Windfall on cards for CBA investors

THE Commonwealth Bank is likely to face growing pressure to return cash to investors through a special dividend or share buyback when it hands down its profits this week, as slow credit growth allows banks to build up surplus capital.

THE Commonwealth Bank is likely to face growing pressure to return cash to investors through a special dividend or share buyback when it hands down its profits this week, as slow credit growth allows banks to build up surplus capital.

On Wednesday, the country's biggest lender is expected to hand down a half-yearly profit of about $3.7 billion, putting it on track for another year of record earnings.

The steady growth in bank profits comes after lenders have been forced to accumulate more capital to meet new regulations, which came into effect in Australia last month.

Now that banks are meeting the standards, they are likely to face mounting calls from institutional investors to return excess capital to shareholders, which could be done through special dividend, share buybacks or changes to their dividend reinvestment plans.

The head of banking research at Morningstar, David Ellis, said CBA's earnings per share were likely to expand by about 5 per cent this year, up from 2 per cent last year.

Although this is still below the faster annual growth of 2011, Mr Ellis said the bank was likely to be generating surplus capital due to a combination of headline profit growth and weak demand for credit.

"Credit growth is moderating a bit but, because they don't have to provide additional capital to support stronger credit growth, they are building up extra capital," he said.

Mr Ellis said CBA may pay a special dividend or embark on a buyback within the next 18 months, while it would also raise its interim dividend this week. The consensus forecast among analysts is that CBA's interim dividend will be $1.62 a share, up from $1.37 last year.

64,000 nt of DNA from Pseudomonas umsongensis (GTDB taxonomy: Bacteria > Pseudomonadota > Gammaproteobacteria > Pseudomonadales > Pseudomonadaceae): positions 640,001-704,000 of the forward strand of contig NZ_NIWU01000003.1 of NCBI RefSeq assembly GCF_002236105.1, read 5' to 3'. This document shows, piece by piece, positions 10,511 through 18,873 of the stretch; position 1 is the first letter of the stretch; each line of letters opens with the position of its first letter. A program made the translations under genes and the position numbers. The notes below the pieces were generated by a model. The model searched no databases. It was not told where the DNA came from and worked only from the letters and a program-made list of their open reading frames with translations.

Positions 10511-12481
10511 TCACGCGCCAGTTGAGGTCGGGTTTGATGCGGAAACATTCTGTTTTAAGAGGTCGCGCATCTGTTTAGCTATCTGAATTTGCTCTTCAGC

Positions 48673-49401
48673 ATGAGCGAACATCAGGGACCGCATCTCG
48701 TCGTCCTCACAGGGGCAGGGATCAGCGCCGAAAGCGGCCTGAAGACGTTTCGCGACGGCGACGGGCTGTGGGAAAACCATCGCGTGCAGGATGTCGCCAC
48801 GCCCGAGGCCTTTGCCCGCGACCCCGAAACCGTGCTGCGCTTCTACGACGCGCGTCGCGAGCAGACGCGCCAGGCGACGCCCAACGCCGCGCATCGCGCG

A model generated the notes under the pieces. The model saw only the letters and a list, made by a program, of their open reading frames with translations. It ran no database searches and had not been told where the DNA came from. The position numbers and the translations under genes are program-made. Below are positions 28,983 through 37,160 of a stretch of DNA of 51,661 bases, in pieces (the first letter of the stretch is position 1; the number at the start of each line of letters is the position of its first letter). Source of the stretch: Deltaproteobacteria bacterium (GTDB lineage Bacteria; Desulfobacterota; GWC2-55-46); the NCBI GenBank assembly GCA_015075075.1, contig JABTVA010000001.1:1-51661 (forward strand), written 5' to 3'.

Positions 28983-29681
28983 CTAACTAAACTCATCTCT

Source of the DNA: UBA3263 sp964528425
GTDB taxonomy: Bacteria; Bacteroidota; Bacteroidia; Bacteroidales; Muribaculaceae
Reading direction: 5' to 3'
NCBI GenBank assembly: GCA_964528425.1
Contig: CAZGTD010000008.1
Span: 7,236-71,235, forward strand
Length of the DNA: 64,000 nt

Bank profit margins have also benefited in recent months from lower funding costs and lenders deciding not to pass on cuts in the cash rate in full.

An analyst at J.P. Morgan, Scott Manning, said that CBA was also likely to face questions from investors over whether it retained the extra earnings from higher margins, or used the funds to chase extra customers.

"In the trade-off between profitability and growth, they have demonstrated a preference for retaining profitability over market share," he said. "The question is just how long they will be happy to grow sub-system."

The likely lift in the bank's interim dividend comes after CBA last year said it would aim to pay out 70 per cent of its profits as dividends.

Among the big four banks, ANZ and Westpac are also viewed as potential candidates to return cash to shareholders, though analysts say ANZ may instead use the funds to pursue Asian growth opportunities.

ANZ, which reports its quarterly profits on Friday, held about $11 billion in shareholders' funds to strengthen its tier-one capital ratio in September last year.

Mr Ellis said the decisive factor for whether the National Australia Bank would be in a position to return more cash to shareholders was its banking business in Britain, which has been struck by economic woes.

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